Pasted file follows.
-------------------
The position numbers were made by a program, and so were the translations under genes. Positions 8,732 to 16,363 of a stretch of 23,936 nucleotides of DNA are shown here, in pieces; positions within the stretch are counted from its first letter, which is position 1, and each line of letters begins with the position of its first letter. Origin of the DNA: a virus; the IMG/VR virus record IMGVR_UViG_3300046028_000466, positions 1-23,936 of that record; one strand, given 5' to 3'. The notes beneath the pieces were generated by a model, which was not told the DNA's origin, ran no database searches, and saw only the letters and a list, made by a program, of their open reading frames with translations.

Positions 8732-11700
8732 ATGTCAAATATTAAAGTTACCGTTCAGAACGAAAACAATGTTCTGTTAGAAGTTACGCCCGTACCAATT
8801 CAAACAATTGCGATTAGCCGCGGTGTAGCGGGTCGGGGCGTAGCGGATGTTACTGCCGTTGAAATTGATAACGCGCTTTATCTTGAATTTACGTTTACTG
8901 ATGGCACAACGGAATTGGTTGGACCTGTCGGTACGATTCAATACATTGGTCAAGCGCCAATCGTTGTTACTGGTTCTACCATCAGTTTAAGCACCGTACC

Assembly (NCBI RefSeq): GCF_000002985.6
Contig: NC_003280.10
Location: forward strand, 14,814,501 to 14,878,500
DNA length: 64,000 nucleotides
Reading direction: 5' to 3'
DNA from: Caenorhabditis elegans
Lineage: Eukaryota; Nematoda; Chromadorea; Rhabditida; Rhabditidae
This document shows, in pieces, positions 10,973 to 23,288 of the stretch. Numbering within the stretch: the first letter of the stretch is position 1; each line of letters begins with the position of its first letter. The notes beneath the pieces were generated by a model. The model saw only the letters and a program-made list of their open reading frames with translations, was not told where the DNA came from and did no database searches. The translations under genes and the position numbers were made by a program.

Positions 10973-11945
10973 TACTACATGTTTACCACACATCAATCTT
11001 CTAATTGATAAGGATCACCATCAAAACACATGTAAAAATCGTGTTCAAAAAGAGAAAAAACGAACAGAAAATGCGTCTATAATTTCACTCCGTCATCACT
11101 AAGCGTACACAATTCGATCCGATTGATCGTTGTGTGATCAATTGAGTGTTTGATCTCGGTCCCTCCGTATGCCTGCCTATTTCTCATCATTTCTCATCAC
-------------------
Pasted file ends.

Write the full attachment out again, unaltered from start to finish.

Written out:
The position numbers were made by a program, and so were the translations under genes. Positions 8,732 to 16,363 of a stretch of 23,936 nucleotides of DNA are shown here, in pieces; positions within the stretch are counted from its first letter, which is position 1, and each line of letters begins with the position of its first letter. Origin of the DNA: a virus; the IMG/VR virus record IMGVR_UViG_3300046028_000466, positions 1-23,936 of that record; one strand, given 5' to 3'. The notes beneath the pieces were generated by a model, which was not told the DNA's origin, ran no database searches, and saw only the letters and a list, made by a program, of their open reading frames with translations.

Positions 8732-11700
8732 ATGTCAAATATTAAAGTTACCGTTCAGAACGAAAACAATGTTCTGTTAGAAGTTACGCCCGTACCAATT
8801 CAAACAATTGCGATTAGCCGCGGTGTAGCGGGTCGGGGCGTAGCGGATGTTACTGCCGTTGAAATTGATAACGCGCTTTATCTTGAATTTACGTTTACTG
8901 ATGGCACAACGGAATTGGTTGGACCTGTCGGTACGATTCAATACATTGGTCAAGCGCCAATCGTTGTTACTGGTTCTACCATCAGTTTAAGCACCGTACC

Assembly (NCBI RefSeq): GCF_000002985.6
Contig: NC_003280.10
Location: forward strand, 14,814,501 to 14,878,500
DNA length: 64,000 nucleotides
Reading direction: 5' to 3'
DNA from: Caenorhabditis elegans
Lineage: Eukaryota; Nematoda; Chromadorea; Rhabditida; Rhabditidae
This document shows, in pieces, positions 10,973 to 23,288 of the stretch. Numbering within the stretch: the first letter of the stretch is position 1; each line of letters begins with the position of its first letter. The notes beneath the pieces were generated by a model. The model saw only the letters and a program-made list of their open reading frames with translations, was not told where the DNA came from and did no database searches. The translations under genes and the position numbers were made by a program.

Positions 10973-11945
10973 TACTACATGTTTACCACACATCAATCTT
11001 CTAATTGATAAGGATCACCATCAAAACACATGTAAAAATCGTGTTCAAAAAGAGAAAAAACGAACAGAAAATGCGTCTATAATTTCACTCCGTCATCACT
11101 AAGCGTACACAATTCGATCCGATTGATCGTTGTGTGATCAATTGAGTGTTTGATCTCGGTCCCTCCGTATGCCTGCCTATTTCTCATCATTTCTCATCAC